Benign parathyroid adenoma is the most common cause of primary hyperparathyroidism, whereas malignant parathyroid carcinoma is exceedingly rare. Distinguishing parathyroid carcinoma from benign adenoma is often difficult, and may be considerably delayed even after surgical resection until the rigorous diagnostic criteria of local invasion of surrounding tissues and/or distant metastases are fulfilled. Thus, new insights into their respective molecular bases may potentially aid in earlier diagnostic discrimination between the two, as well as informing new directions for treatment. In two recent studies, gain-of-function mutations in PIK3CA, a recognized driver oncogene in many human malignancies, have been newly identified in parathyroid carcinoma. To assess the potential specificity for malignant, as opposed to benign parathyroid disease, of PIK3CA hotspot mutations, we PCR-amplified and Sanger sequenced codons 111, 542/545, and 1047 and the immediate flanking regions in genomic DNA from 391 typical, sporadic parathyroid adenomas. Four parathyroid adenomas (1%) had subclonal, somatic, heterozygous, activating PIK3CA mutations. The rarity of PIK3CA activating mutations in benign parathyroid adenomas suggests that tumorigenic activation of PIK3CA is strongly associated with malignant parathyroid neoplasia. However, it does not appear that such mutations, at least in isolation, can be relied upon for definitive molecular diagnosis of parathyroid carcinoma.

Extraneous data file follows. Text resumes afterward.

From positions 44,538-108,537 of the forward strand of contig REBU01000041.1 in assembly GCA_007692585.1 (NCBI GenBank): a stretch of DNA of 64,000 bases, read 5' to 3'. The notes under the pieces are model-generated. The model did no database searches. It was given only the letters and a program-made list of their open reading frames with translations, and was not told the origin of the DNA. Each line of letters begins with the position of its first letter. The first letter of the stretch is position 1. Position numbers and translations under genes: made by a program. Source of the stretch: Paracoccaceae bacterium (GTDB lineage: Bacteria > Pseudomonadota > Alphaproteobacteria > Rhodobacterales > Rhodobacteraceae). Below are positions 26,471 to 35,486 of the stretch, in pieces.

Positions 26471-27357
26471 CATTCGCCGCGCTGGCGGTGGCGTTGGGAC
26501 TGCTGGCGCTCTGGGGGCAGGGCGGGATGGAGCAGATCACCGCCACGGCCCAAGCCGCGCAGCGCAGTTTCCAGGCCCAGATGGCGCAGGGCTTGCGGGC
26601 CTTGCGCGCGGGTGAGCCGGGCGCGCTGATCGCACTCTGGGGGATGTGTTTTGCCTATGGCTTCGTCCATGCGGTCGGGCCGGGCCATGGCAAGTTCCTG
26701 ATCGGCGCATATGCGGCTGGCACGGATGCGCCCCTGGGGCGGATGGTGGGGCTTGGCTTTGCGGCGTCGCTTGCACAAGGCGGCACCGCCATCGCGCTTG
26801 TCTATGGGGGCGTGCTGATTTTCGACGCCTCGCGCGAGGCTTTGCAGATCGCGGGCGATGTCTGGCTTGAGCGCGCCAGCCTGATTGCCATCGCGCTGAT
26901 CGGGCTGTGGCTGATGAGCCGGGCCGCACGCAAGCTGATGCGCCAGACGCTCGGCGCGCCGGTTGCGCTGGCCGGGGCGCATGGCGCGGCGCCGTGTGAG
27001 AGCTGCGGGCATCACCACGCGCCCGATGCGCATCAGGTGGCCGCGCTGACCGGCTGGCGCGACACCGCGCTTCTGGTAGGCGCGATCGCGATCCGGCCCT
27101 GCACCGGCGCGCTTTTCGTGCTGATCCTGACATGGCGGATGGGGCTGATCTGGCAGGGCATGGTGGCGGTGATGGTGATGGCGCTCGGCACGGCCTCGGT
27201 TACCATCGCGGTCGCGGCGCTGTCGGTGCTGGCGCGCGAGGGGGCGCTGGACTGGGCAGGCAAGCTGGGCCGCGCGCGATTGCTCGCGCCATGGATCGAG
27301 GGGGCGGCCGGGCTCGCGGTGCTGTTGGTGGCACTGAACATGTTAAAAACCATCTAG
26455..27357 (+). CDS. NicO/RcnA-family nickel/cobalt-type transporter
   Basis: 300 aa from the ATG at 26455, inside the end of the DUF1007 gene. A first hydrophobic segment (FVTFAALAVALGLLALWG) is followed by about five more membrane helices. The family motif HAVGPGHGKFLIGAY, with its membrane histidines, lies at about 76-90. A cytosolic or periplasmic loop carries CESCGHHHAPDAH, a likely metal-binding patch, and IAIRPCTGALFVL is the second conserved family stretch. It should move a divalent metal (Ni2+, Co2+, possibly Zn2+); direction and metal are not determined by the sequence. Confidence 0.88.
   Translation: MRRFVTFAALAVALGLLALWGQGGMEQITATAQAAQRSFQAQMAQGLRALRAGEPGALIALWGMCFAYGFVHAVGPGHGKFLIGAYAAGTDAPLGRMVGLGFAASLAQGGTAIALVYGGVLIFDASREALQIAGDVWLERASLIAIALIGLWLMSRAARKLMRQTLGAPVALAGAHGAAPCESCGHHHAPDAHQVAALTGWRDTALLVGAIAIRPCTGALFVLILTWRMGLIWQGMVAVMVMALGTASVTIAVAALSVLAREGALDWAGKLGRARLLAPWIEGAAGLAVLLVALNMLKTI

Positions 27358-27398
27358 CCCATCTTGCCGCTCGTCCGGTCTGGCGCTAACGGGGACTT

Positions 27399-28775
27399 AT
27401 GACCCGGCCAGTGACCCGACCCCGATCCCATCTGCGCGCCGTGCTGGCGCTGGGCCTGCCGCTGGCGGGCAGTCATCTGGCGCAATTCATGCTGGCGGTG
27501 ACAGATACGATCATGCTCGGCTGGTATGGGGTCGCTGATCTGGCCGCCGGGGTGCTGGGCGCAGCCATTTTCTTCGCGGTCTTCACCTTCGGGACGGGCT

- DISORDERS OF CALCIUM/PHOSPHATE METABOLISM
- PARATHYROID-RELATED DISORDERS